Page 1 of 2 12 LastLast
Results 1 to 15 of 17

Thread: panel glue up ?

  1. #1
    Join Date
    Jan 2009
    Location
    Indianapolis
    Posts
    760

    panel glue up ?

    Last time I glued up a couple pieces for some tall drawer faces @ 10" I have some cupping across the face. I am sure the faces were flat and edges were 90 before glue up. I cut it down to @ 7-1/2 and then had enough thickness left to joint a face flat, but could to much pressure on the clamps cause this?

    Thanks.

    Brian
    Brian

  2. #2
    Join Date
    Dec 2021
    Location
    Southwest WI
    Posts
    244
    I'm not sure about the clamping pressure but if all the clamps were on one side I could see that possibly happening. I have had similar issues when I didn't let wood acclimate to my shop environment prior to surfacing. You can also alternate the growth rings to help prevent cuping.

  3. #3
    Did you glue it up thicker than your finished size then plane to finished size?

    Also, Alternating the faces that ride on the jointer fence can equalize even the slightest error in fence squareness.

    If you had to clamp it really tight to get it to pull tight I would think that could cause it to cup.

    Cupping from drying would look different than a gle edge angle problem.

  4. #4
    Did you glue it up thicker than your finished size then plane to finished size?

    Also, Alternating the faces that ride on the jointer fence can equalize even the slightest error in fence squareness.

    If you had to clamp it really tight to get it to pull tight I would think that could cause it to cup.

    Cupping from drying would look different than a gllue edge angle problem.

  5. #5
    Join Date
    Jan 2009
    Location
    Indianapolis
    Posts
    760
    Quote Originally Posted by Mitch schiffer View Post
    I'm not sure about the clamping pressure but if all the clamps were on one side I could see that possibly happening. I have had similar issues when I didn't let wood acclimate to my shop environment prior to surfacing. You can also alternate the growth rings to help prevent cuping.
    Wood was acclimated and it rested between steps. Bessey clamps, alternate orientation every other one?
    Brian

  6. #6
    Join Date
    Jan 2009
    Location
    Indianapolis
    Posts
    760
    Quote Originally Posted by Ron Citerone View Post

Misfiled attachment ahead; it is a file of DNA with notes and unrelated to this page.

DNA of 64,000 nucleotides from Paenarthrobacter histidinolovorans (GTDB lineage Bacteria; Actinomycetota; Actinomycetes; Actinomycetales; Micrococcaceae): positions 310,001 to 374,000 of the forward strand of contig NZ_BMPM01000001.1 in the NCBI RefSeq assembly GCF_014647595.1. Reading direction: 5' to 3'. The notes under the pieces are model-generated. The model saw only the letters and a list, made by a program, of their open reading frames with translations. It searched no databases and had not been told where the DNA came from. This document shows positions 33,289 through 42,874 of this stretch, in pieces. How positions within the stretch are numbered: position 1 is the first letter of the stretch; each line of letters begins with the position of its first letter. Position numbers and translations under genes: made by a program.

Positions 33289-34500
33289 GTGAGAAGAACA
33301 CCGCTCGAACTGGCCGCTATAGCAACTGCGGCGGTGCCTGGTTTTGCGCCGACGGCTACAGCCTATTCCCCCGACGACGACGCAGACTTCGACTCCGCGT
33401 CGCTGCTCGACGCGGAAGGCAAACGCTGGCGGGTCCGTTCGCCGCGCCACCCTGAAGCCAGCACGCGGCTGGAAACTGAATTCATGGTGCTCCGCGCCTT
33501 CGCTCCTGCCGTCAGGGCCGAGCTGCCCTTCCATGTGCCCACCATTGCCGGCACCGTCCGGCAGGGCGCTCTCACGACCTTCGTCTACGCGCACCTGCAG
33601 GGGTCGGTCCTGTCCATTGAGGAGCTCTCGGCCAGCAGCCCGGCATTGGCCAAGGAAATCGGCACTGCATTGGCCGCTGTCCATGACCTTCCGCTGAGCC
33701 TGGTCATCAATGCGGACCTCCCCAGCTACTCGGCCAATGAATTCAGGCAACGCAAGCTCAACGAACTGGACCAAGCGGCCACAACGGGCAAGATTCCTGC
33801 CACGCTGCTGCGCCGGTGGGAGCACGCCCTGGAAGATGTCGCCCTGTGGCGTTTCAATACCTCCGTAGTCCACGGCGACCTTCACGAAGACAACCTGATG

Did you glue it up thicker than your finished size then plane to finished size?

    Also, Alternating the faces that ride on the jointer fence can equalize even the slightest error in fence squareness.

    If you had to clamp it really tight to get it to pull tight I would think that could cause it to cup.

    Cupping from drying would look different than a gle edge angle problem.
    Yes thicker at glue up rejoined and planed to final after. Didn't seem that tight, but maybe...thanks brian
    Brian

  7. #7
    Quote Originally Posted by Ron Citerone View Post
    Did you glue it up thicker than your finished size then plane to finished size?

    Also, Alternating the faces that ride on the jointer fence can equalize even the slightest error in fence squareness.

    If you had to clamp it really tight to get it to pull tight I would think that could cause it to cup.

    Cupping from drying would look different than a gle edge angle problem.
    YEP, and when you are planing take more wood off the side that has the “ hill” in the middle. Lot of times you can immediately see the
    other side move too. For critical stuff some will do ‘face and plane” leaving material thick, then stop and lean the pieces against something and let them
    sit over night. But most of time ….there is NO time. Never put a panel on a surface ,while the other side is open to the air, Unless you are
    trying to “fix” cupped piece. Alternating the
    faces on jointer ,and marking them make for flat panels, too many spend time squaring a jointer face that is gonna immediately flop to its favorite angle.

  8. #8
    Join Date
    Dec 2021
    Location
    Southwest WI
    Posts
    244
    Quote Originally Posted by Brian Runau View Post
    Wood was acclimated and it rested between steps. Bessey clamps, alternate orientation every other one?
    Even with parallel clamps i still alternate every other clamp from top and bottom. I also try to alternate the direction the end grain radius for lack of a better term (think smile up smile down when looking at the end grain)

  9. #9
    Join Date
    Jan 2009
    Location
    Indianapolis
    Posts
    760
    Quote Originally Posted by Mel Fulks View Post
    YEP, and when you are planing take more wood off the side that has the “ hill” in the middle. Lot of times you can immediately see the